If there was ever such a thing as a "good hair season," fall would be it. Summer's humidity has finally departed and autumn's crisp, cool air keeps fly-aways and frizz at bay naturally. So take advantage!
Streamline your hair autumn hair care regimen dropping thick frizz-fighting creams, heavy glossing products and sprays. If you feel you still need a little control, opt for a lighter, airier option. Now that you've got the weather on your side, there's no need to weigh down your tresses.
One of the best remedies for chapped and wind damaged skin caused by fall's cooler temperatures also happens to be a favorite autumn staple -- pumpkin.
Not only is it highly moisturizing, it's also rich in vitamins A and C, which nourishes, conditions and protects your skin with antioxidants.
Make your own pumpkin mask by mixing two tablespoons of cooked pumpkin with one tablespoon of honey. Leave it on for 10 to15 minutes, then rinse with warm water. If you opt to buy, look for facial masks with concentrated pumpkin-seed extract to revive dry skin.
Autumn's chill leave our lips more prone to chapping, flaking, and cracking. "That's because lower humidity and colder temperatures dry out skin, and lips are part of the skin system," says Elizabeth Hale, clinical associate professor of dermatology at New York University School of Medicine.
Keep your lips soft by always wearing a good lip balm. Look for products with conditioning ingredients (such as petrolatum) as well as sunscreen (such as octinoxate). Don't rely on glosses, which actually attract sun.
"During the summer, people pile on products and sunscreen, so by fall your skin is usually ready for a detox," says Barbara Close, founder of Naturopathica -- and author of Pure Skin: Organic Beauty Basics.
Slough off that dull layer of skin cells and even out skin tone. "I like fruit enzyme masks applied in a warm shower because the steam helps them penetrate," says Close.
If you're ending summer with a few more patches of dark skin than you started with, you're not alone. Pesky splotches on your nose, cheeks, forehead, eyelids, and decolletage are a common result of too much time in the sun.
Lightening creams, which use bleaching agents, are more assertive, often reducing splotches within a few weeks of use, but the best natural approach to smoothing your spots is gentle exfoliation.
Get the most out of your exfoliating by picking a gentle exfoliant (such as lactic acid) combined with a plant-based skin lightener, suggests holistic dermatologist Julia Tatum Hunter, M.D. A few natural pigment suppressors to look for on the ingredient list: mulberry root extract, licorice root, azelaic acid, found in wheat, barley, and rye, and kojic acid.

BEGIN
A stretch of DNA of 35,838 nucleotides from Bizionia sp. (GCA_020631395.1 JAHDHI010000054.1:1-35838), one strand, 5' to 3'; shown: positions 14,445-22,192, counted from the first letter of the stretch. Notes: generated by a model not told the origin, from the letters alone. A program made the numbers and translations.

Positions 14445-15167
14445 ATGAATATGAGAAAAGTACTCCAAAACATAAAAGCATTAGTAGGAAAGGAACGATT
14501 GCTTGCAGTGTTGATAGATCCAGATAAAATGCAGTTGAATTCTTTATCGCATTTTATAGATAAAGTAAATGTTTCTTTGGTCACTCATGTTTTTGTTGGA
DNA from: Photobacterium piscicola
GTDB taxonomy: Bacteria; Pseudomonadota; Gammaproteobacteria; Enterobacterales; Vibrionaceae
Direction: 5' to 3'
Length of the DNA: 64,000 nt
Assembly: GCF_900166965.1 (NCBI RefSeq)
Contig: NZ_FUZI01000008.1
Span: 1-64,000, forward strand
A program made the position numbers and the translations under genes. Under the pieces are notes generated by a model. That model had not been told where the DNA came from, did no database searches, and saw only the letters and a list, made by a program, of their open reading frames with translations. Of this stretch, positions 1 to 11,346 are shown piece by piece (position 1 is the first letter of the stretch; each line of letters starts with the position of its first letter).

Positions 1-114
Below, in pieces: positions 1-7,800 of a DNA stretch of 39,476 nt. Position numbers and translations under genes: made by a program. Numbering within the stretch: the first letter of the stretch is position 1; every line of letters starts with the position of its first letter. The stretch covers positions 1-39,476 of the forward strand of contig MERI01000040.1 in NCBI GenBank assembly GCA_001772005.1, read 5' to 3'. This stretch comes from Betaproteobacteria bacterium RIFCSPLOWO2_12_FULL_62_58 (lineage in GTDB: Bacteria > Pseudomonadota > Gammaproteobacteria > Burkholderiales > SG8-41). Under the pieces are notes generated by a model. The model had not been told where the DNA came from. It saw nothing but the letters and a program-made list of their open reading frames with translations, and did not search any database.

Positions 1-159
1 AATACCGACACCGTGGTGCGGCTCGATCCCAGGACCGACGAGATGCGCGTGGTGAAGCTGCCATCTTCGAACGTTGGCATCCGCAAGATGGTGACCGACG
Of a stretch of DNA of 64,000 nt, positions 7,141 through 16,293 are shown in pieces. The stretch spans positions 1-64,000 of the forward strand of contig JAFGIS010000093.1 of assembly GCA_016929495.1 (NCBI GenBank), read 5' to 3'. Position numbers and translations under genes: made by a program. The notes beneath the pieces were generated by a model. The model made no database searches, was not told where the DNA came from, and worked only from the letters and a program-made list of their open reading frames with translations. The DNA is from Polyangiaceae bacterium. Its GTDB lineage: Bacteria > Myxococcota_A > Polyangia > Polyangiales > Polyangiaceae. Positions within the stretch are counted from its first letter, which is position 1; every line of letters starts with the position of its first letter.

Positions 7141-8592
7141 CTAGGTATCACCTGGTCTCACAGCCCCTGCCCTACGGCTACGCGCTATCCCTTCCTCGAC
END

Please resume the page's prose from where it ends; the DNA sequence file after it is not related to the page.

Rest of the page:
Spending all day outdoors was great while it lasted, but now it's time to come back inside and assess the damage it did to your skin. Summer burns, bug bites, and rashes can leave your skin looking less than perfect come fall -- especially after too much itching.
Try a DIY chamomile spray to calm inflammation caused by all three. These blossoms have a strong chemical constituent that inhibits oxidative stress (from sun damage or skin conditions like hives or eczema) and is palliative on irritated skin.
To make: Place a chamomile tea bag in 8 ounces of boiling water. Cool and pour into a spray bottle to spritz on skin as needed. You can also soak a clean cloth in the tea to make a compress.
As the leaves are turning vibrant colors, make sure you hair keeps up. Whether you embrace your hair's natural hue or color-treat them, there's always room for more vibrancy and shine -- especially after a summer of color-stripping sun and surf.
But don't rely on a fumy, bottled enhancer for results. Instead, restore your shade with nourishing foods from the pantry.
A new season calls for a switch into seasonal makeup shades. Autumn is all about warm, earthy colors -- rich browns, mossy greens, deep purples, and shimmering golds.
Start with your lips: Seasonal berries offer the freshest range of reds, says Jessa Blades, an organic makeup artist based in New York City. To find the right red for you, swipe a bunch of shades on the back of your hand to find the most flattering color.
"It's not until you see how it complements your skin that you'll know your perfect match," explains Blades. If a bold, red lip is too much for you, dab on lipstick with your finger to get the precise amount of color you want. To keep your look subtle, try a sheer blush and a simple neutral shadow. "The natural world is all about balance -- that also applies to makeup."
Not only did the lack of rain dry out the air over the summer, it also sucked the moisture from your skin. Clear skies means more exposure to harmful UV rays that dry out your skin.
One way to hydrate and restore your skin is with carrier oils -- skin-lubricating natural oil, cold-pressed from seeds. When they're scented with an essential oil or dried herb, they carry the properties of that ingredient to your skin. Alone, these skin softeners can be used all over the body to lock in moisture.
Sunflower: Contains vitamin E and has a light, nonsticky feel.
Grapeseed: Perfect for oily skin because it's not greasy.
Olive: Best for dry, itchy skin.
Your nails can become brittle as the weather changes. Keep them well filed to avoid snags that lead to ripping and breakage. Also avoid fast drying nail polishes as they contains isopropyl alcohol (IPA) which causes them to become even more brittle and flaky.
Nourish your nails and hands with a thick natural moisturizer. Rub hands with warm almond oil, avocado oil, or light olive oil, or apply an oil-rich hand and nail cream. Pay particular attention to the nail and cuticle areas.
Nominate your favorite products and you could win a trip to the Miraval Resort and Spa!Enter Now